UC Davis Looking at Climate Change Wheat Impacts
Plant sciences professor, Jorge Dubcovsky says most of the wheat varieties that are grown in the U.S. are developed by universities.
"So this is to keep the modernization of the breeding program. We will have access to drone data, and we will have access to a centralized database to keep all the information there.”
The project is supported with USDA grant funding. Dubcovsky says since the climate is changing then the varieties already in existence may not adapt, and wheat quality will suffer.
"If you continue breeding and you can do it in a fast way, you can release varieties in four or five years instead of ten, fifteen years. So, you are adaptive to the climate as it is today.”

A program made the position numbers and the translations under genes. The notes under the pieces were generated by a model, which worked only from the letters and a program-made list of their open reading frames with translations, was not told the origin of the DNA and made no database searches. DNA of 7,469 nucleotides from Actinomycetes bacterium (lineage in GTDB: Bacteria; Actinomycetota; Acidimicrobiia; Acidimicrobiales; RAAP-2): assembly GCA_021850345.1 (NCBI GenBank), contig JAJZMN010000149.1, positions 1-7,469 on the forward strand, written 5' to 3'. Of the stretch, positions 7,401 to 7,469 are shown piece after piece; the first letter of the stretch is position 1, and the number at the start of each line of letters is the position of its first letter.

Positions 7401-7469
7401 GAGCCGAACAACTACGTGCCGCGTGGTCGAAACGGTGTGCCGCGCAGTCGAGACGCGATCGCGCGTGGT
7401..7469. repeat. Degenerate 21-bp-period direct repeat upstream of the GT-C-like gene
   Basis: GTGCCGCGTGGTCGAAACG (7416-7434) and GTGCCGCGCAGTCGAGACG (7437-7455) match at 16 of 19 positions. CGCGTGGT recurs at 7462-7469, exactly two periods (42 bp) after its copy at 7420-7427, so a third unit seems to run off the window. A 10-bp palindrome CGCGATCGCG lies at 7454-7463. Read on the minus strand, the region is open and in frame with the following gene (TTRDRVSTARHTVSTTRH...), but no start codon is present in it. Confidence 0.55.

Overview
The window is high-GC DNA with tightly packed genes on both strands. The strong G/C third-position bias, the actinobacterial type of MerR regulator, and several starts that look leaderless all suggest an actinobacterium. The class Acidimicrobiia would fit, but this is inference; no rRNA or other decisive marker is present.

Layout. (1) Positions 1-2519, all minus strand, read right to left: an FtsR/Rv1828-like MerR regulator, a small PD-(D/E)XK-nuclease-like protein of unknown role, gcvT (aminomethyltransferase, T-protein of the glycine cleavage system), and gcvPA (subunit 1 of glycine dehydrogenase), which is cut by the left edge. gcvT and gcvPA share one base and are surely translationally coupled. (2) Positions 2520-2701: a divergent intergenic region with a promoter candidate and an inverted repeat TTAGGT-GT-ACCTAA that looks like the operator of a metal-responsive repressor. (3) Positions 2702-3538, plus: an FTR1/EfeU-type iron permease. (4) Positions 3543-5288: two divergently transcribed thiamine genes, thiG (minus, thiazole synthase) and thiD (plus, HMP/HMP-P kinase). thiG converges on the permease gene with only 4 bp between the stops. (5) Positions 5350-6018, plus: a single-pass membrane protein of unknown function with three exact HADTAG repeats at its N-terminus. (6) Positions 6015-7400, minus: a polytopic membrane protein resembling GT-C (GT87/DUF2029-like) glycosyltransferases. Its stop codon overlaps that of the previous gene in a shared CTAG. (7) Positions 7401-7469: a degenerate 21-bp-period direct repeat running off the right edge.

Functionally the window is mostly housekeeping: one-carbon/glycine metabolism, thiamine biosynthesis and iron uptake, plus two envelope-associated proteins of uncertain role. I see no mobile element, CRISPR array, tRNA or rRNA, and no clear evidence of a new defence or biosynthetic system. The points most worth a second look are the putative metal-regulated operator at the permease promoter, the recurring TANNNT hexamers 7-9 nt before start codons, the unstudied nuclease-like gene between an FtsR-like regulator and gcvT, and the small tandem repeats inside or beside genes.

Several universities across the country will participate in the research work, including the University of Idaho, Washington State University and Montana State University.
In a February release, USDA’s drought monitor says about 70 percent of the United States is abnormally dry or in some state of drought.
Experts say March rains could change the tune of production for the year.